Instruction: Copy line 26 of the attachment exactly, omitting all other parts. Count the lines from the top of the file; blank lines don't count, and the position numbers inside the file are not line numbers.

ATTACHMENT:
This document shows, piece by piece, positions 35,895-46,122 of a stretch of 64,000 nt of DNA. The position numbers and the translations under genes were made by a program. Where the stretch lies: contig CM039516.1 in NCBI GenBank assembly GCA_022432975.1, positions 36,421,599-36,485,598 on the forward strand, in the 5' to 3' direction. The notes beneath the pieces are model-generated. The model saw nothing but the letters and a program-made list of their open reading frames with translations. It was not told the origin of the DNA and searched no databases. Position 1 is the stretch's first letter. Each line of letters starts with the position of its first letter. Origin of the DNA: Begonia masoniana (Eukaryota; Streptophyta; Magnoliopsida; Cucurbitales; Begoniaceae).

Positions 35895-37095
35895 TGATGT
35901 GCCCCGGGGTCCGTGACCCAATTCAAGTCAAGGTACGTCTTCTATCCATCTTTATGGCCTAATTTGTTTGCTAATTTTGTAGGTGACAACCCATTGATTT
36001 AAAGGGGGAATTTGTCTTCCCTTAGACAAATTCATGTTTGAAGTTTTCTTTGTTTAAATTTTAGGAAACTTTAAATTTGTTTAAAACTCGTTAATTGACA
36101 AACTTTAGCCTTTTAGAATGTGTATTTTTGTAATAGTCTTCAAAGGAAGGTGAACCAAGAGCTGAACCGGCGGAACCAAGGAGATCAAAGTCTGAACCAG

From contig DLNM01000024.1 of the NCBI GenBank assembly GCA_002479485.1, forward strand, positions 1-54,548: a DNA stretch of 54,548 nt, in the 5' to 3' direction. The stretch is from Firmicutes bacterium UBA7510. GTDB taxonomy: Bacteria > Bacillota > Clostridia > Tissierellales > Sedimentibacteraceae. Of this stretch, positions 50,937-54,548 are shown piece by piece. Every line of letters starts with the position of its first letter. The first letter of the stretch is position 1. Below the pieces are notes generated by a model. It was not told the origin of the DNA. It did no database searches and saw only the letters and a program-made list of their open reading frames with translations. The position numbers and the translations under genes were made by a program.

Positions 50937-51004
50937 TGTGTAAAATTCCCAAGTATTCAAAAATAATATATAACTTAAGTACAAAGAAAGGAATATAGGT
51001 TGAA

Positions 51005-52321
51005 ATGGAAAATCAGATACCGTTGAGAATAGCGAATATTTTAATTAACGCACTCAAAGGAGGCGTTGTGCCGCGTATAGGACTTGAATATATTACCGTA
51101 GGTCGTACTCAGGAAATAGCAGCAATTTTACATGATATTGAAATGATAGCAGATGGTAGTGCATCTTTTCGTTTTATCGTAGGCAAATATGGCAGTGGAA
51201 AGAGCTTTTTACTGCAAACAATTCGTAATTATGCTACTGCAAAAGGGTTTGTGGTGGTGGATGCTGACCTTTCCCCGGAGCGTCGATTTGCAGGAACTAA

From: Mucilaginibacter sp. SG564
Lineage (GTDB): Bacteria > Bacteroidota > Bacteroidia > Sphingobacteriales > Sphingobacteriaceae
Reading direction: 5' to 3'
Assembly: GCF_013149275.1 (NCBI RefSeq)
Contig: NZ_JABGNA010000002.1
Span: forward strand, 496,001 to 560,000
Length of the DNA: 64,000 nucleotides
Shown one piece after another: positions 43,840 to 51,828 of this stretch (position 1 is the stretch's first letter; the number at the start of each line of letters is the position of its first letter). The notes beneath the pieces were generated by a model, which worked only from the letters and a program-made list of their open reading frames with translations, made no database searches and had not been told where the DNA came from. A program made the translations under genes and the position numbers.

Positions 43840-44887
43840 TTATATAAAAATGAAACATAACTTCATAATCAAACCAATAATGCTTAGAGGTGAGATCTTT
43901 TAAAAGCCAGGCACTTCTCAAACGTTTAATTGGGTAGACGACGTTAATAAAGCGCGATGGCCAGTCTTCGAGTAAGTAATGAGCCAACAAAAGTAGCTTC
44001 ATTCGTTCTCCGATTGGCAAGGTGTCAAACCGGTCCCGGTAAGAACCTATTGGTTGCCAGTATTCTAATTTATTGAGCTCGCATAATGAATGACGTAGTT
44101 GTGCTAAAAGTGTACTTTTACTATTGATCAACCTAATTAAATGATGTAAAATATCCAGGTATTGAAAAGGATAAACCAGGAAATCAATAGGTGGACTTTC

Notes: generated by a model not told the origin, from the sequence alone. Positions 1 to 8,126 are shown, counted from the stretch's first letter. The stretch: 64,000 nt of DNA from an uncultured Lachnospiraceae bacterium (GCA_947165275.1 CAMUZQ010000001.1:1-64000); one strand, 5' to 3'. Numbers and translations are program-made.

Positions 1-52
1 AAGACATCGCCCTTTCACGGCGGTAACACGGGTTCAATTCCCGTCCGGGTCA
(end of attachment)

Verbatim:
44001 ATTCGTTCTCCGATTGGCAAGGTGTCAAACCGGTCCCGGTAAGAACCTATTGGTTGCCAGTATTCTAATTTATTGAGCTCGCATAATGAATGACGTAGTT